I obviously hope to be here for the duration of my football career, however long that is,” said Kerrigan. “I’ve gotten to talk to [head] coach [Ron] Rivera a couple of times over the phone, [but] haven’t really been able to meet him in person yet because of the whole lockdown and whatnot. Hopefully, I’m here for the long haul. I want to be here. They know where I stand and I want to be here.”

From the sound of it, the two sides have yet to discuss an extension. For now, Kerrigan is set to earn $11.5MM in base salary for 2020, though that sum is completely non-guaranteed. A longer deal would allow the Redskins to smooth over the $11.687MM cap hit while giving Kerrigan the additional years he’s seeking.

Kerrigan stands as the Redskins’ second-longest tenured player on the roster. The nine-year pro is 1.5 sacks away from topping Dexter Manley as the franchise’s all-time leader in the category. He’s also coming off of a down year, which may complicate things. In 2019, Kerrigan had just 5.5 sacks, the lowest single-season tally of his career.

What I did last year was definitely not what I ever want to put on film again,” Kerrigan said. “I got away from some fundamental things that really prevented me from being productive like I usually am.”

There was some talk that the Redskins would cut Kerrigan this offseason, but Rivera said in February that the veteran is staying put.

Photo courtesy of USA Today Sports Images.

Redskins Expected To Retain Ryan Kerrigan

Redskins linebacker Ryan Kerrigan missed the first game of his nine-year career in Week 13 of the 2019 season, and given that the rebuilding club could clear $11.5MM off its books by releasing Kerrigan, there was speculation that the Purdue product may have already played his last snap for Washington.

However, that does not appear to be the case. During an interview on the Redskins Talk podcast today, head coach Ron Rivera said that Kerrigan will be on the roster in 2020 (h/t Ethan Cadeaux of NBC Sports Washington). “We had a great conversation with Ryan and it was awesome,” Rivera said. “He’s all fired up about getting ready for next season. I’m not going to get into a player’s contract, but he’s a guy we’re looking forward to having around.”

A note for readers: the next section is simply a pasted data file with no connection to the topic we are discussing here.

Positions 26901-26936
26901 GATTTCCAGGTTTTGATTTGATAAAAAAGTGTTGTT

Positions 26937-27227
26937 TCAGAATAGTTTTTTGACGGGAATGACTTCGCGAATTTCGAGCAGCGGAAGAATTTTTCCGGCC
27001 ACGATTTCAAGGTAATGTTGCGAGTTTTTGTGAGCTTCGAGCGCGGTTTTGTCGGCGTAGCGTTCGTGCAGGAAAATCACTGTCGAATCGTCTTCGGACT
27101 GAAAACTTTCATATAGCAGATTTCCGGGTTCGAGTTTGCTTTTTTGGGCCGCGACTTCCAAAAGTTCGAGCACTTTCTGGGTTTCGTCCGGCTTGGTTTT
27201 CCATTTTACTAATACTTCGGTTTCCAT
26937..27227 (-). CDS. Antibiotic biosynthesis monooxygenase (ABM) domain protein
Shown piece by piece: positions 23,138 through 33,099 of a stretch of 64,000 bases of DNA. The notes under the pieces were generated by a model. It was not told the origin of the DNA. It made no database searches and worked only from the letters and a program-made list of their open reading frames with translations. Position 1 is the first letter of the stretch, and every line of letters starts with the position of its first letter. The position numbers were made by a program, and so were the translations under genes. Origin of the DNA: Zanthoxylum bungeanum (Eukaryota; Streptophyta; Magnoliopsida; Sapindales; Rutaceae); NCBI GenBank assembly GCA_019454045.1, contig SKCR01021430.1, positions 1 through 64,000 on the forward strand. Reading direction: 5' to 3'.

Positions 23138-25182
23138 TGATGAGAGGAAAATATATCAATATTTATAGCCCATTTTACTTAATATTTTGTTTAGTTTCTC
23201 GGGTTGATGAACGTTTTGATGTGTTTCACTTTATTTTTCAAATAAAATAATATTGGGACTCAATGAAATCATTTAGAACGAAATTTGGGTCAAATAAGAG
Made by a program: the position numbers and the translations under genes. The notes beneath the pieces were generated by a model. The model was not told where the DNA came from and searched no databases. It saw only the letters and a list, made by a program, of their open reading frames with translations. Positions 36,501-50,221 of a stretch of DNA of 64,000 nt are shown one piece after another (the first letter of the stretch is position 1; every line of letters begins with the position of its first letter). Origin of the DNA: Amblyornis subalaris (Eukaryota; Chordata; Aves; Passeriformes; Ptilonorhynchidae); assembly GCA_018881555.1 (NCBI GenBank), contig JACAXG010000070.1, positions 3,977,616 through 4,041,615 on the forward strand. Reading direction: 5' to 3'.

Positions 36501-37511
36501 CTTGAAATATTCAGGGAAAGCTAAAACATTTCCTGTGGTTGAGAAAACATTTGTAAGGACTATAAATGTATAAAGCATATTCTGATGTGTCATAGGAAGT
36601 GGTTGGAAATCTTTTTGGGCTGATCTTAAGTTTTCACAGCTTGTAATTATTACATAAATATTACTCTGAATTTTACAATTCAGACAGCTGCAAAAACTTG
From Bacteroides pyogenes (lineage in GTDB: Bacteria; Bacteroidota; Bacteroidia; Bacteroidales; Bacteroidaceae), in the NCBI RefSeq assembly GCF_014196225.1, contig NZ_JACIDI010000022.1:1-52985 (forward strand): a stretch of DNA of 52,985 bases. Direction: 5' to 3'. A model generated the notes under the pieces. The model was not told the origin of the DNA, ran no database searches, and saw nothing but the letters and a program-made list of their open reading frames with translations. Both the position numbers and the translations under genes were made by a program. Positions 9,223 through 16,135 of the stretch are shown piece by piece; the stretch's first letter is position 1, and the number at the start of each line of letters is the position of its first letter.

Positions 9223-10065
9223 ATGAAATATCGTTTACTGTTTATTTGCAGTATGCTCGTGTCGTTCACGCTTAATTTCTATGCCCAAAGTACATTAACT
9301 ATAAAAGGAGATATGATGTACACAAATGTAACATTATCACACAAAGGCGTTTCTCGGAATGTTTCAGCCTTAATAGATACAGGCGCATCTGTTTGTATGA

Kerrigan appeared in just 12 games in 2019 and posted a career-low 5.5 sacks, but he has 90 QB take-downs in his career, one away from Dexter Manley‘s franchise record. He also posted back-to-back 13-sack campaigns from 2017-18, so he clearly has something left in the tank.

Washington has long been expected to select Ohio State edge rusher Chase Young with the No. 2 overall selection in this year’s draft, though there has also been some chatter that the club could look at a QB, a corner, or even trade down. But even if they do draft Young, you can never have too may pass rushers in today’s game, so keeping Kerrigan, a four-time Pro Bowler, would make plenty of sense.

Photo courtesy of USA Today Sports Images.

Redskins Rumors: Snyder, Rivera, Kerrigan

Although since-fired team president Bruce Allen took most of the heat for the Redskins’ personnel decisions during the 2010s, Dan Snyder has continued to play a role in the franchise’s football operations. Allen was also believed to be on the side of drafting Dwayne Haskins, but John Keim and Jason Reid of ESPN.com write Snyder appeared to lead that charge — even though the owner once criticized for his big-ticket moves has contributed less input on that front in recent years. Some in Washington’s building placed a third-round grade on Haskins, per Keim and Reid. Haskins was viewed as a first-round pick for most of the pre-draft process. While Ron Rivera is expected to have more control over Redskins personnel matters than Jay Gruden, sources informed the ESPN duo they still expect Snyder to be involved.

Here is the latest out of Washington: